'Water, water everywhere, but not a drop to drink'. Many residents have had no water since Saturday, following last week's load shedding.
Date: 17 December 2018 By: Jo Robinson
Louis Trichardt residents were breathing a sigh of relief at the prospect of no load shedding over the past weekend. Unfortunately, after a stressful week of several outages, many realised that it was going to be a weekend without water instead.
While not in actual darkness anymore, people were in the dark as to what was happening with the water supply and so contacted the newspaper for help. One resident said that she understood that having no power for long periods of time could affect the water supply, but wanted to know: “How is it that a few hours out on Thursday could end up with no water at all for days?”
The Zoutpansberger spoke to several residents concerning this latest in a long and regular history of water crises in Louis Trichardt, power outages notwithstanding. At the time of our going to press, many parts of Louis Trichardt remained without water. The spokesperson for the Vhembe District Municipality, Mr Matodzi Ralushai, once again failed to respond to the questions in the email sent to him and did not reply when the newspaper tried to phone him either.
Local Democratic Alliance (DA) representative Mr Brian du Plooy stated that the water stoppage was due to a “power outage at the Albasini Water Treatment plant” last week. On Tuesday, he stated that supply had been restored, although residents in higher-lying areas would have to wait longer to see water coming out of their taps.
Residents of Louis Trichardt, while getting angrier at these regular periods without water, are as resilient as always and shared a few of the ways that they cope with the challenges of the times. Not everyone has a borehole, and not everyone can afford to purchase the large outside water tanks or the pumps that go with them that many people now consider standard.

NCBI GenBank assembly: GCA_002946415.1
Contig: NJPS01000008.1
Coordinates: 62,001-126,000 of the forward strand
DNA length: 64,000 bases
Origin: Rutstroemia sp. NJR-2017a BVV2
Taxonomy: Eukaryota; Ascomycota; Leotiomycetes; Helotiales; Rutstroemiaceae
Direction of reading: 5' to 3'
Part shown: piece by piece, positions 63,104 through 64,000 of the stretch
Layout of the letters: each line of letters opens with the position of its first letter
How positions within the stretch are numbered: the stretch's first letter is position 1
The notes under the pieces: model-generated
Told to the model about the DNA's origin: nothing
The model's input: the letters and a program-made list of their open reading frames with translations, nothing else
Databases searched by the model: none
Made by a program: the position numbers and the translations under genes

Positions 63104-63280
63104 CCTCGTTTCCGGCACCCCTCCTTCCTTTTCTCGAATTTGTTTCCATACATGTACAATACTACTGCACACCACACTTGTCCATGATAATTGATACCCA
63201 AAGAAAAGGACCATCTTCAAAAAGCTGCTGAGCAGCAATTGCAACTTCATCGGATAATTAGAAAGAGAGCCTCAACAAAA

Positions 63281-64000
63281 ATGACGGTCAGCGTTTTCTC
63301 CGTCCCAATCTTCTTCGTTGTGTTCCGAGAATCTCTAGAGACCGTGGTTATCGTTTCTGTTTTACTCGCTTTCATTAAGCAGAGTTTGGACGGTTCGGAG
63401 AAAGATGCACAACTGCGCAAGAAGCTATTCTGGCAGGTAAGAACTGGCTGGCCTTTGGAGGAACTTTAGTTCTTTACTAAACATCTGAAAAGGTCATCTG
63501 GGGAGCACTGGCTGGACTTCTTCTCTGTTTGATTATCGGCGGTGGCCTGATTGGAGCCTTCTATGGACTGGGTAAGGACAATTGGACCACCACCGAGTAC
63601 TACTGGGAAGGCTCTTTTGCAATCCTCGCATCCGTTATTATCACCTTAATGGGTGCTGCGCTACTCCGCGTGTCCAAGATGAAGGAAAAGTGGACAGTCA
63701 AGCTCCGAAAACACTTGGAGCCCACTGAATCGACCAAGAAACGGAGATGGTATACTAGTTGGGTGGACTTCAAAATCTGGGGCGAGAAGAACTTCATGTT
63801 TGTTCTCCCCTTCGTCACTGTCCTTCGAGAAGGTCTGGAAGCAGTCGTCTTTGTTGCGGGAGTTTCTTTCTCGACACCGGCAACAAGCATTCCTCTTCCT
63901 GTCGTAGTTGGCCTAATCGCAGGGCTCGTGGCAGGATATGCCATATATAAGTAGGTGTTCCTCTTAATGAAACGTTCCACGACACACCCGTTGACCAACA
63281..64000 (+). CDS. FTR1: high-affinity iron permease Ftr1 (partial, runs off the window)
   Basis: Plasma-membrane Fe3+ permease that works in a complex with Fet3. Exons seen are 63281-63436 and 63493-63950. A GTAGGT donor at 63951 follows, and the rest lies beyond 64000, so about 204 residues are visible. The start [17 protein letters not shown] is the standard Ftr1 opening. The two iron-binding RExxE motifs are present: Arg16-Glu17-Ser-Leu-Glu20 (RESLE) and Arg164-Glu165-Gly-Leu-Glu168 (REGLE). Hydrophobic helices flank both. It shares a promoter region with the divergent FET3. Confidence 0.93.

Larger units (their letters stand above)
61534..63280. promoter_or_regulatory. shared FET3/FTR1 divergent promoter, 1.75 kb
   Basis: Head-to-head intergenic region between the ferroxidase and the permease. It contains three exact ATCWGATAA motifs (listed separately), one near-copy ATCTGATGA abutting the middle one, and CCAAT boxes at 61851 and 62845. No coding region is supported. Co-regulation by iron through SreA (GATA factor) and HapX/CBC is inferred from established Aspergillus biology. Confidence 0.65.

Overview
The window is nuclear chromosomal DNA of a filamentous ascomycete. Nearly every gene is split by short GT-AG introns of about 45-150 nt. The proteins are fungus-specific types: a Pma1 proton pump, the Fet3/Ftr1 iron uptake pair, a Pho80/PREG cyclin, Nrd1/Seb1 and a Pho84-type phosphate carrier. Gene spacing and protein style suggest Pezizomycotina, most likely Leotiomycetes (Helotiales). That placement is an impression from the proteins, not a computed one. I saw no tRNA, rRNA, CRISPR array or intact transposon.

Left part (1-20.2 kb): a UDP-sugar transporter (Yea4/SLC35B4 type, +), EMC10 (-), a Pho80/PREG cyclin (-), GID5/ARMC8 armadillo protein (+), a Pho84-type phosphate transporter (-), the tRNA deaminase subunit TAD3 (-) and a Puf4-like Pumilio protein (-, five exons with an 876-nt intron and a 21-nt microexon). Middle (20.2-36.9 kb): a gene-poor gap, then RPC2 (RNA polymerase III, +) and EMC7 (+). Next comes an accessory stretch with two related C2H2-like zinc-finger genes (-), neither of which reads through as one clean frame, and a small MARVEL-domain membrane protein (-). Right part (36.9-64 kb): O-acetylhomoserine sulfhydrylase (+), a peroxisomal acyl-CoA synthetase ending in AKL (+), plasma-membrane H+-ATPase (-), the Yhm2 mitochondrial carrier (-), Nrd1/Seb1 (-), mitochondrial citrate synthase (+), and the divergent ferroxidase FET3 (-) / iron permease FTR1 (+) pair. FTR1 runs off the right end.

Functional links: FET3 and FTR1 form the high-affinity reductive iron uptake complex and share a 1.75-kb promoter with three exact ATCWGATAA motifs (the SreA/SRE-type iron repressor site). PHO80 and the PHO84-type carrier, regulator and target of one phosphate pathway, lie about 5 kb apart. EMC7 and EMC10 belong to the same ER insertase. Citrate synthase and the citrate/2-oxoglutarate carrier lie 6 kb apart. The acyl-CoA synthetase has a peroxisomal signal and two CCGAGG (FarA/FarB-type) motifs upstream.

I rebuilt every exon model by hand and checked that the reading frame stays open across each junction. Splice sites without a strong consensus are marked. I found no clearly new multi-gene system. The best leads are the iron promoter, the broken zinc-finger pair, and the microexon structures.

One forward-planning local stores lots of smaller plastic containers full of tap water along the walls of her garage. This is a cheap way to ensure that you always have some back-up water in case of an unexpected stoppage. Another resident, who lives in a flat and so does not have the space to have a large water tank, has bought a smaller one that fits nicely in a corner of her bathroom. These tanks are available in very manageable sizes at reasonable prices at hardware outlets.
All the residents that the Zoutpansberger spoke to have their own tips for surviving load shedding as well as water shortages. These included more than simply stocking up on candles, matches, and tins of baked beans.
Yolanda Cronje, co-owner of Free Living in Louis Trichardt, who supplies food for the health conscious as well as the gluten- or sugar-intolerant, suggested that when you know that load shedding is a possibility, a little forward planning can go a long way. Buy what you will need to make cold meat and salad platters. If the weather is cold, use a slow cooker to prepare a warm meal while you are at work, or freeze prepared food that can be quickly reheated after thawing on a gas stove or small braai fire.
Louis Trichardt residents have made many changes to make their lives easier, and with the probability of more load shedding, as well as more water outages, everyone agrees that there are always ways to make life a little easier for when that happens. Some local eateries use gas stoves and serve meals by candlelight. Many local shops stock large varieties of solar- or battery-powered lighting and cellphone chargers. Keeping plastic containers of frozen water in your freezer is useful, both for helping your fridge stay cold on hot days when the power is off and for having extra to drink if the water goes off afterwards.
All residents that we spoke to agreed that being prepared is better than being caught off guard, and some said that sometimes not having a choice about getting back to nature a little without all the noise of modern life was not always a bad thing.
Jo joined the Zoutpansberger and Limpopo Mirror in 2018 pursuing a career in journalism after many years of writing fiction and non-fiction for other sectors.